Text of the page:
In the 1960s, when I was a teenager at school, I wrote lots of poetry. I found some of it recently in a big box file in the attic. It wasn’t very good. But, and I didn’t know this back then of course, it was the start of my poetry writing career.
Probably the most popular poets in Britain in those days were three men from Liverpool. They were Brian Patten, Adrian Henri and Roger McGough and they published a book in 1967 called The Mersey Sound. They were big favourites of mine. And Roger McGough still is. He writes poems both for children and grown-ups and they are all fantastic.
The reason that these poets influenced me and my writing so much was that they wrote about everyday things and happenings. Wordsworth was wonderful, wandering around the Lake District admiring the daffodils and Keats was cool, gazing at an item of Greek pottery and contemplating the passing of time and the fragility of life, but really I was more interested in finding a girlfriend and going to the cinema.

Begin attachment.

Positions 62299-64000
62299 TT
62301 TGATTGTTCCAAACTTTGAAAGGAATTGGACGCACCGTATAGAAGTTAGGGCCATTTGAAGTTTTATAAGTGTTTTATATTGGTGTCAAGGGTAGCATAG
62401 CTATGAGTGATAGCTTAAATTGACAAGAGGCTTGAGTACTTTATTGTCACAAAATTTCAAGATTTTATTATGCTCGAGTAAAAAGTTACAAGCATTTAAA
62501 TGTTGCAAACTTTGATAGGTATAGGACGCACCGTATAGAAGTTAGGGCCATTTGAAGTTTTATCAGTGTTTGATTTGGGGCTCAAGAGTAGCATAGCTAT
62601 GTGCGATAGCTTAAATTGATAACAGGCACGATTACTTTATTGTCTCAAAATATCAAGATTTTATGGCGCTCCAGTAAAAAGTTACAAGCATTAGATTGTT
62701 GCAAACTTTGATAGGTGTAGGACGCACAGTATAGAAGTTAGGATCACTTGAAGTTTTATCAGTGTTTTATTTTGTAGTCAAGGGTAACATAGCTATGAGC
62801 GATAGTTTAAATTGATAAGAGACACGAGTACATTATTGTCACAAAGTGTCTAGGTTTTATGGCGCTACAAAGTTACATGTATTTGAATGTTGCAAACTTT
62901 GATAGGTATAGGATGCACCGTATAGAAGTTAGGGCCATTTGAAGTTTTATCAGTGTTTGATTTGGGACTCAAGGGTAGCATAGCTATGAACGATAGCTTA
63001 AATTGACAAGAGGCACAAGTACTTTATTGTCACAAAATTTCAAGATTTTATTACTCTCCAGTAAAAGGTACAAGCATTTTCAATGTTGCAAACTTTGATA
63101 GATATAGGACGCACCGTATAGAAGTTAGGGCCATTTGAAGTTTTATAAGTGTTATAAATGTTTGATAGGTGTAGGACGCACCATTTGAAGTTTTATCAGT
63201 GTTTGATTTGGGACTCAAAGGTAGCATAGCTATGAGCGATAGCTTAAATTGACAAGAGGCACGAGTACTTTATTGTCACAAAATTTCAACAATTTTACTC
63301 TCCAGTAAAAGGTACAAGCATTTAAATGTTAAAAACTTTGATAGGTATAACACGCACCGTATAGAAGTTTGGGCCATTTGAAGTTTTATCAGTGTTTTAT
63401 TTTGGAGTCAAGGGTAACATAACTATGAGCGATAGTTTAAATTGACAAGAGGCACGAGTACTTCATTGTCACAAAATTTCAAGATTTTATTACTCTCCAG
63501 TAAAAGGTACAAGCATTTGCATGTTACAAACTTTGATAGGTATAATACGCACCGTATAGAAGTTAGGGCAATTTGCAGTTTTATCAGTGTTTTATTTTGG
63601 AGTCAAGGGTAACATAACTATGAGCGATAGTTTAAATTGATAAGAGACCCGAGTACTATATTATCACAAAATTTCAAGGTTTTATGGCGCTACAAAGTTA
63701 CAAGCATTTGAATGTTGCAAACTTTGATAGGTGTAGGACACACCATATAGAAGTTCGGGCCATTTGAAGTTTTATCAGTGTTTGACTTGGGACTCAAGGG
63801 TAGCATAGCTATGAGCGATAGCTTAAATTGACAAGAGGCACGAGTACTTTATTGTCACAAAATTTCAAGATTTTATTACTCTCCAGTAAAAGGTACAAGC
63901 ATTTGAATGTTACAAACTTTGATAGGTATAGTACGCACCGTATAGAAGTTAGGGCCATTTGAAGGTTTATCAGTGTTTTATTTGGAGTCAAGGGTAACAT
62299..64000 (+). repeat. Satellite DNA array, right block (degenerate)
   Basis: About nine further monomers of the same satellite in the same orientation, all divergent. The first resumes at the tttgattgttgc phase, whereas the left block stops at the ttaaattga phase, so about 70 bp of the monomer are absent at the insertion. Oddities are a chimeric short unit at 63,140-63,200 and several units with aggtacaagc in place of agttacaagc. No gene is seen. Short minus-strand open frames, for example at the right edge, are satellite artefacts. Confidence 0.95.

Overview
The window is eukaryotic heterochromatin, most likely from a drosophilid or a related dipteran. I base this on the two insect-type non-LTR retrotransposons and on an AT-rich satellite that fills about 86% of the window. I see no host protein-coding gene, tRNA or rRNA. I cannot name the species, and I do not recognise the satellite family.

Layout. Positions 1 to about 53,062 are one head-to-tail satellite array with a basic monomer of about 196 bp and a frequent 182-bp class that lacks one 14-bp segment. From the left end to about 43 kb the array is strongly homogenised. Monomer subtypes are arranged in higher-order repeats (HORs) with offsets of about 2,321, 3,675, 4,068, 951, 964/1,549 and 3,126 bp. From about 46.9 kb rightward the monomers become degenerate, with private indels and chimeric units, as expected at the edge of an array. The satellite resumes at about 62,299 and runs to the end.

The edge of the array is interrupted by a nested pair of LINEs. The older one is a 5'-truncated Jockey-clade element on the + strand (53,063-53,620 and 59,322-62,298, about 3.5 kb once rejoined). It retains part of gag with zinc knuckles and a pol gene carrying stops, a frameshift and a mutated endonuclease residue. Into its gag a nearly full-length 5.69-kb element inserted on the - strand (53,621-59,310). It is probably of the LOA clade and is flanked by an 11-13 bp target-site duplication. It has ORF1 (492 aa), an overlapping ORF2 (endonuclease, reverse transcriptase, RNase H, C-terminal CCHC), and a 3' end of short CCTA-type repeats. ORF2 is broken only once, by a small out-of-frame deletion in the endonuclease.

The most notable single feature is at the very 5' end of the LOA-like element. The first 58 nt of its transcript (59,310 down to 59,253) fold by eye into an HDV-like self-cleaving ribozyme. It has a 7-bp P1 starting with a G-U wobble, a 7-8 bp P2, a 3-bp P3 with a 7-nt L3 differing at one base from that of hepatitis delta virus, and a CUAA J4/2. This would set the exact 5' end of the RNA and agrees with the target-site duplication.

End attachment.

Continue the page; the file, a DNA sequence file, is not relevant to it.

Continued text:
The Mersey poems didn’t look like the ones we to read at school either. For one thing words were often joined to other words for effect, as in shockedandsurprised or knockeruppered. They did write about serious things – Sad Aunt Madge or the futility of war – but they wrote silly poems and funny poems as well. They certainly seemed to be enjoying life more than either Wordsworth or Keats.
They made me realise that poetry could be fun. And that you could write a poem about absolutely anything. Football, a bag of chips… even about the pen you were holding to write the poem.
So here’s a challenge. Think of the most unlikely subject for a poem that you can – and then write a poem about it. If you like what you’ve written, send it to the Poetry Zone so that we can all read it.